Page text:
Wildlife in the Loire and Cher is threatened by drought. The sun, combined with the lack of rain has caused the rivers to be at their lowest. This could cause fish to suffocate by lack of oxygen in the limited water available.

Twenty-six départements, mainly in the West, are either limiting water supplies to certain uses or are considering doing so.

The worst hit area is the four départements of Poitou-Charentes, which have implemented the strongest measures, so have banned any watering of parks or filling of swimming pools. Poitou-Charentes is popular with tourists. It lies south of the Vendee on the West of France and includes the popular tourist resorts of La Rochelle and Cognac.
Measures are also being taken in the north of France (Somme, Oise, Eure), Ile-de-France (Essonne, Val-de-Marne, Seine-et-Marne), in the Center (Indre, Cher, Nièvre ) in the Lyon region (Rhone, Isere, Ardeche) and Eastern (Jura, Doubs, Territoire de Belfort).

But the problem extends well beyond French borders. Throughout northern Europe there have been unusually dry conditions this spring. The situation could last "a few weeks or even months" because of an area of "very persistent high pressure" announced in early May by the World Meteorological Organization.

We will need to see how this might affect holidaymakers - there may be increased risk of forest fires etc. However the worst effects will be to farmers and food production. The drought has occurred just at the time that seeds and seedlings are expected to take in the fields and when they have small root systems so this could have devastating effects on agriculture and as a result food prices in France.

Update on 24/5/11 - the Government has asked banks to be considerate to farmers who may have cash flow problems. The harvest date of 15 June has also been brought forward.  The départements which have water restrictions in place can be seen on this map of France :

Thankfully there is some rain predicted in the next week so lets hope the situation improves before this year's harvest is badly affected.

Update at 13th June - cracks have appeared in homes built on clay soil in drought hit regions and problems predicted for electricity supply if the heat and drought continues :

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Friday, 13 May 2011

New Road Safety Measures in France

As a result of an increase in road deaths seen so far this year on French roads (an increase of 20% in April and more than 10% overall since the start of the year), the French government has decided to tighten up on road safety and appears to have introduced the following measures. (from my translations of French websites - please correct me if I am wrong !) If you are planning on driving in France this summer then its important to be aware of these as they may affect you. The most severe sanctions are against alcohol and speeding, 

Using a cell phone while driving will be penalised and if you are caught holding a cell phone and using it while driving will now mean you get 3 points on your license instead of 2 points.
Drink-driving will be severely punished due to its being responsible for many traffic accidents. If a driver is arrested with a blood alcohol above 0.8 g / l, 8 points will be put onto their driver's license, currently it is 6 points. The alcohol limit is also to be lowered I believe to 0.2 g / liter. So basically avoid drinking if you plan to drive.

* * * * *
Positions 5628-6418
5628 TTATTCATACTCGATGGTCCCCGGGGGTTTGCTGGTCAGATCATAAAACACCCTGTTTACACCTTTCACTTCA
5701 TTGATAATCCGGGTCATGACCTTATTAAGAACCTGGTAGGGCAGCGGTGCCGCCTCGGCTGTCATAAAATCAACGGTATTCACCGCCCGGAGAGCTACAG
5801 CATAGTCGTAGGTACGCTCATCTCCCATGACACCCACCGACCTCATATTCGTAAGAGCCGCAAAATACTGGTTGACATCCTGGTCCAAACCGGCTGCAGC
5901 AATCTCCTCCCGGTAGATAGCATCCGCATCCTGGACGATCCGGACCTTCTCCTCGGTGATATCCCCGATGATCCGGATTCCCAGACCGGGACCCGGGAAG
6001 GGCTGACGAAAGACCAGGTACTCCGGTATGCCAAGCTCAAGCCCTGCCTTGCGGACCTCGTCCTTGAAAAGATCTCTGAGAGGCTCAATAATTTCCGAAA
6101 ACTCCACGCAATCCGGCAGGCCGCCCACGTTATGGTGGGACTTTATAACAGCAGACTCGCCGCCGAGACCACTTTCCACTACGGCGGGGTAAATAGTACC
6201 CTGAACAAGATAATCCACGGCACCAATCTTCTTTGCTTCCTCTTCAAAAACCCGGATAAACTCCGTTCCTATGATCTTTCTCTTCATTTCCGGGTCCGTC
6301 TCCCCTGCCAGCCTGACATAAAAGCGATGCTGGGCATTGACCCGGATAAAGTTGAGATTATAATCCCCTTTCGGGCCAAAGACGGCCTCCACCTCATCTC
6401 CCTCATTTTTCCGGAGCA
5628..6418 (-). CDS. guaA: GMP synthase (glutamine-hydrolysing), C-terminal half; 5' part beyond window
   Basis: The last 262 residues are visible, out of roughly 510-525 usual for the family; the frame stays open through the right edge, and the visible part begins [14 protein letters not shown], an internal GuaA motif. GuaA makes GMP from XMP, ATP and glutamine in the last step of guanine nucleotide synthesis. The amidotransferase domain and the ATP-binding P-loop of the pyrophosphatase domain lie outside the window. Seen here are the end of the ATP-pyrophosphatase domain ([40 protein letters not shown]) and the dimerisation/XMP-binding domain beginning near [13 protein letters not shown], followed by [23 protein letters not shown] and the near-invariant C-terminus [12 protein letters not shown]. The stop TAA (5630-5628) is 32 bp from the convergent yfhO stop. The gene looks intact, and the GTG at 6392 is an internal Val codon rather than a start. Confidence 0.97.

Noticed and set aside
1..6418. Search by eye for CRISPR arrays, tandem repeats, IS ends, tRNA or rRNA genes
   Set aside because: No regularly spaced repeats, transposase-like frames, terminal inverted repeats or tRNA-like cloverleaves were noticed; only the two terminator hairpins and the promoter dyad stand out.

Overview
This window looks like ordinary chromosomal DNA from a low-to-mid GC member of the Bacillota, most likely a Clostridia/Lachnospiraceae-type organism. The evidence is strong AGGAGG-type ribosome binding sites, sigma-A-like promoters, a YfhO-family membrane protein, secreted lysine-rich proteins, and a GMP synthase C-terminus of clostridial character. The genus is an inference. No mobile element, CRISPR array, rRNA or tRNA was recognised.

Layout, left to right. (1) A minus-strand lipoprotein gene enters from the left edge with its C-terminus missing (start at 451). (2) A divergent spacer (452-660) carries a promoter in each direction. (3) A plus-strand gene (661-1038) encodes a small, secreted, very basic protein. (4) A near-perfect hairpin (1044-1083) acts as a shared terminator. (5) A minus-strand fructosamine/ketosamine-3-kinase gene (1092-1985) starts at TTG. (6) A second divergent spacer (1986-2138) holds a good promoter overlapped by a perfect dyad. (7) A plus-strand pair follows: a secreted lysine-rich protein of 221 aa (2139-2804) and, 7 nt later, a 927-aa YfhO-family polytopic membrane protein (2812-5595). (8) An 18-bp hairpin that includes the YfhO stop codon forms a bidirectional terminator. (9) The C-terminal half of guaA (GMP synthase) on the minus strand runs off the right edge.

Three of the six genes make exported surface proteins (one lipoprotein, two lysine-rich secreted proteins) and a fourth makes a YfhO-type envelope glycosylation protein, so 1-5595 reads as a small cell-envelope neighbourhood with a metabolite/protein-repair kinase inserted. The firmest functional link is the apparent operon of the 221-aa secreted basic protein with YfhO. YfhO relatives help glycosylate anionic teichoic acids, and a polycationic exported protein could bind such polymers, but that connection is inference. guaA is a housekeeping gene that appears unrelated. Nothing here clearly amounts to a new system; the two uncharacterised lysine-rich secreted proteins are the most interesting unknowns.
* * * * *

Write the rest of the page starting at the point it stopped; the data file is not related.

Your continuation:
Fixed Speed camera position will now not be publicised on roadside signs and detection radars are to be banned in cars. I believe this excludes the type that is integral to a sat nav or gps system though. However any radar equipment which is purely for speed camera detection is now banned and also banned from sale.
It will now be regarded as a crime if break the speed limit in a 50 km/h limit zone.

Reference :

Update at 25th May 2011 : Confusion reigns about whether to remove the speed camera/radar warning signs from the roadsides in France. A number have already been removed. However they often have the effect of acting as traffic calming measures although I am sure we all know how drivers slow down when they see these signs !

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Monday, 9 May 2011

Tickets for France tourist attractions and Groupon too - Good websites to follow

I found a couple of interesting websites this week which might be worth investigating if you are looking for holiday bargains.

First of all there is a ticket observer website which might find you some deals on tickets for tourist attractions in France. It might also give you some ideas of places to visit near where you are camping.

And the other website I found is the French Groupon site  I follow this in the UK and have managed to get some deals for restaurant meals. You have to follow a particular city so I imagine you could follow the city near where you are planning to go on holiday. I have done this for France and it came up straight away with a farm visit and also an F1 simulator experience near where we are going on holiday as well as a deal for a weekend at a Gite - so could be worth trying out.

Has anyone got any experiences of these sites - either good or bad to let us know about ? Or any other useful sites to recommend ?

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Wednesday, 27 April 2011

Voie Verte - Green Cycle Route - Atlantic to Mediterranean !

This is fantastic - You can cycle the whole way from Bordeaux near the Atlantic to the Mediterranean Sea along green cycle routes (voies vertes) and canals. There is lots of information and maps available at You could do all or part of it.